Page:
LA JOLLA — If your timing's right, you can stroll along a back street here and hear a free concert by a world-renowned jazzman.
Like the customer who walked into a Draper Avenue tennis shop and asked about the lazy strains of a saxophone spilling out from the living room of a nearby bungalow.
"I told him it was just Charles McPherson, winding up his daily practice session," recalled Mark Standlee, owner of the Racket Stringing Workshop. "He apparently knew something about jazz, because he just smiled and said it sure sounded like McPherson."
In international jazz circles, Charles McPherson is something of a celebrity, an alto saxophonist who has played professionally for three decades, touring with the likes of bassist Charles Mingus and releasing more than 25 albums of his own.
But on Draper Avenue, McPherson is just Charles, the guy who practices every day in the little house with the white picket fence--one of two bungalows his family has owned on the block for the past 50 years.
McPherson isn't the only one making music on Draper Avenue these days. He's among a cadre of jazz musicians who populate a tiny, two-block neighborhood between Pearl and Prospect streets that's becoming known to locals and music fans alike as Jazz Alley.
Treble Clef Wind Chimes
On the same block as McPherson's studio, where wind chimes shaped like treble clefs dangle above the front door, there's a duplex with an aged piano wedged into the tiny living room.
That's where tenor saxophonist Joe Marillo lives with his girlfriend, Susan Rathfon, a classical pianist, and Ray Crawford, a local bass player and music teacher.
In the past few years, more than half a dozen other jazz artists have moved on and off the block. Last year, tenor saxophonist Jimmy McCasey lived in a trailer behind Marillo's duplex, practicing eight hours a day before rushing off to perform gigs after dark.
"Yeah, there does seem to be a preponderance of jazz music on this block," the 49-year-old McPherson said recently as he took a break from his playing, propping his gold-plated alto in an overstuffed chair like a revered guest.
"It's unusual, having all these creative people on one street. But it definitely lends the block some aesthetic character. I just don't think enough people appreciate it."
For these jazzmen and many of their neighbors, Draper Avenue is an oasis of music in a town where the sound of money is often the loudest thing heard.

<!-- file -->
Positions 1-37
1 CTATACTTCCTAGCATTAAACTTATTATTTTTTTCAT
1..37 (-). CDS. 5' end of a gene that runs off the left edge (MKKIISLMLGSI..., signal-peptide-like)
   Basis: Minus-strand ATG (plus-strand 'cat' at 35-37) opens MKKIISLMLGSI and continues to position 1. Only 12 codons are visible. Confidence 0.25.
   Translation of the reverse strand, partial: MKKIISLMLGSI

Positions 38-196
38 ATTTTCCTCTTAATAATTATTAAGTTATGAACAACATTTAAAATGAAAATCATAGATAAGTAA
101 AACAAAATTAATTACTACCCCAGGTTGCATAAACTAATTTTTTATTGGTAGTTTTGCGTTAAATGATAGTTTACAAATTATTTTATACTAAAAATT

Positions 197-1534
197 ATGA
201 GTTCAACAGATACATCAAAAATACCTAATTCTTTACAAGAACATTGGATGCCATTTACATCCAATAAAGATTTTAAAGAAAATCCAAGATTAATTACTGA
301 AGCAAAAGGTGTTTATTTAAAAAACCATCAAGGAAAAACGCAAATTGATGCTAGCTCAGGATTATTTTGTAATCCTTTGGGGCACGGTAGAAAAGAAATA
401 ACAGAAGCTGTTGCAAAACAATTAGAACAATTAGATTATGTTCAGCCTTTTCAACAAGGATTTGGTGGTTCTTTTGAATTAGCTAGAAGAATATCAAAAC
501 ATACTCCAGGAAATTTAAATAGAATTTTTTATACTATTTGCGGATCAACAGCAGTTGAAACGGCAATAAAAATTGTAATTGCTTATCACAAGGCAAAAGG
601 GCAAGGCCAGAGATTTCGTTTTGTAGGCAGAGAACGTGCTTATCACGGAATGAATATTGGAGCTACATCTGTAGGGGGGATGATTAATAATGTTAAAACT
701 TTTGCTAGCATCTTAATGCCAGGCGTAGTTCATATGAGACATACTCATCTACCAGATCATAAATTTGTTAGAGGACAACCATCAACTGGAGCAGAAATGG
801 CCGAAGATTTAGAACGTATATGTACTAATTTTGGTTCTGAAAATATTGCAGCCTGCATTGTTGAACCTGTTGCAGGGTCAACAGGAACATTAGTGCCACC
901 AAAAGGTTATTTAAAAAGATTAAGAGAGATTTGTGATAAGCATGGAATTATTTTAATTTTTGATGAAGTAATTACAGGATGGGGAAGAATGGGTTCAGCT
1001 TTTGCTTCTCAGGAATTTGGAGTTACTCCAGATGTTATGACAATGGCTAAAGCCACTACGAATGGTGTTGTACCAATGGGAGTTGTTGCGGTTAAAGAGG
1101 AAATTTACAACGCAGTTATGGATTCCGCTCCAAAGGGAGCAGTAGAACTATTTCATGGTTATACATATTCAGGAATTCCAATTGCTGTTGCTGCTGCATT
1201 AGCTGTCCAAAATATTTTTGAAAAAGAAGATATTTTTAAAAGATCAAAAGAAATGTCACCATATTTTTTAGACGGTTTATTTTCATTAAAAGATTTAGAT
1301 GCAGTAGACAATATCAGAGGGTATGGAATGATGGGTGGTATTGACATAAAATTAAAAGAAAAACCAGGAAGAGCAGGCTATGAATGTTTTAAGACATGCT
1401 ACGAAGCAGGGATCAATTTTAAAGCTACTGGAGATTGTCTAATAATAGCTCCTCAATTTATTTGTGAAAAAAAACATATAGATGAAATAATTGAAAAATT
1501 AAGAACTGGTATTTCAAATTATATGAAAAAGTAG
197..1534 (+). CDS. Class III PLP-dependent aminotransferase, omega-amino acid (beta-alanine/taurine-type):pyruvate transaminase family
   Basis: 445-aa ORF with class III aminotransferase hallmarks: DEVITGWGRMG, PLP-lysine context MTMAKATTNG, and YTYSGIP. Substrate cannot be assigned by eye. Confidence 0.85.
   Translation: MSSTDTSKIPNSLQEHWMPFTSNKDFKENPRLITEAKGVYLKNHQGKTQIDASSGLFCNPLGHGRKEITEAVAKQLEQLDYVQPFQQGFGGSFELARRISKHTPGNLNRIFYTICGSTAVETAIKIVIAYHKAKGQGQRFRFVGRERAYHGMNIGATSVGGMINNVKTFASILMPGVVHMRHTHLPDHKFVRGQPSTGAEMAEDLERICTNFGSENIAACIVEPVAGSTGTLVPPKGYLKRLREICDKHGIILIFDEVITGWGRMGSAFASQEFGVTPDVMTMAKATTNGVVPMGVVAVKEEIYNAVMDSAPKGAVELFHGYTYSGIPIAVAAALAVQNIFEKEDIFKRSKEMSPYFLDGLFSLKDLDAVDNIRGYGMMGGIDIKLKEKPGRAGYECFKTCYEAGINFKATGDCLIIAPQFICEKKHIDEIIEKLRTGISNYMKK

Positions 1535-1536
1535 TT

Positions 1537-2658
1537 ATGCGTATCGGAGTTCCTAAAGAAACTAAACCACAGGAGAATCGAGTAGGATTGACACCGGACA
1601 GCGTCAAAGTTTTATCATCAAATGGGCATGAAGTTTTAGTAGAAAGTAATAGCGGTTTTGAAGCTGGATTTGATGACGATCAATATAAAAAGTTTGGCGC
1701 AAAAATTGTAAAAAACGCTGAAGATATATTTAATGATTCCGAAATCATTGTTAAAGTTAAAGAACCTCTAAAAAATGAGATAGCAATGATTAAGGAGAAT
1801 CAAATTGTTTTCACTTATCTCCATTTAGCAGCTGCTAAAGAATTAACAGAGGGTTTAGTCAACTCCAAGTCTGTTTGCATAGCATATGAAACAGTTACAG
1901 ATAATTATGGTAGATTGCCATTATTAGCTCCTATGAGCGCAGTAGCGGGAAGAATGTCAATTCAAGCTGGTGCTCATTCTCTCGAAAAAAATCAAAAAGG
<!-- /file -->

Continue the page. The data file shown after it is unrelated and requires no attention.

But the spirit of Draper's jazz is being threatened by the developer's backhoe. All around this core of artists, the avenue is growing up, changing.
Sixty-year-old houses are being replaced by condominium complexes. A snazzy new branch of the San Diego Public Library opened recently, bringing with it more traffic and people problems to a street that isn't used to being a thoroughfare.
Suddenly, Draper Avenue, like the rest of La Jolla, is hot property. Since the library opened three months ago, property owners on Draper began receiving unsolicited offers from realtors.
"I've had offers of almost a million dollars for these two lots alone," said McPherson, who lives in North Park but uses the Draper Avenue house as an office and studio. "I mean, the Pacific Ocean is right down the street. If my family didn't move here in the '40s, I wouldn't even be able to afford to stay in this neighborhood."
Carrie Tonini, manager of the Jelley Co. real estate firm in La Jolla, said property values on Draper are skyrocketing along with the rest in the area.
"Last year, La Jolla enjoyed a 45% appreciation in single-family houses," she said. "When you have that kind of appreciation, every piece of property looks real good, no matter where it is."
Despite the development all around them, the musicians who live and practice there say Draper Avenue is still the coolest place around.
"This is Jazz Alley, there's no doubt about it," said Marillo, 50, an accomplished tenor player who has performed in nightclubs throughout San Diego for more than a decade. "There's some musical energy here. And there's not too many residential streets anywhere you can say that about."
The jazz label is only the most recent tag for this colorful stretch of street.
In the 1920s and '30s, the neighborhood was known as "Browntown," the center of a poor, largely black neighborhood, many of whose residents were employed in the mansions of rich, white La Jollans in the old Muirlands area.
A generation later, veteran residents say, the enclave had expanded to surrounding streets, where Mexican and Filipino families rented modest one-bedroom houses.
Back then, Draper Avenue had soul. There was a tiny restaurant called the Bar-B-Q Cafe (with the requisite lively jukebox, three selections for a dime). There were auto accessory shops mixed in with run-down beach houses, and maybe a junkyard here and there.
Shrank to 2 Blocks
As years passed, Draper continued to shed its skin. A veterinary hospital moved in. The barbecue restaurant became Standlee's tennis shop.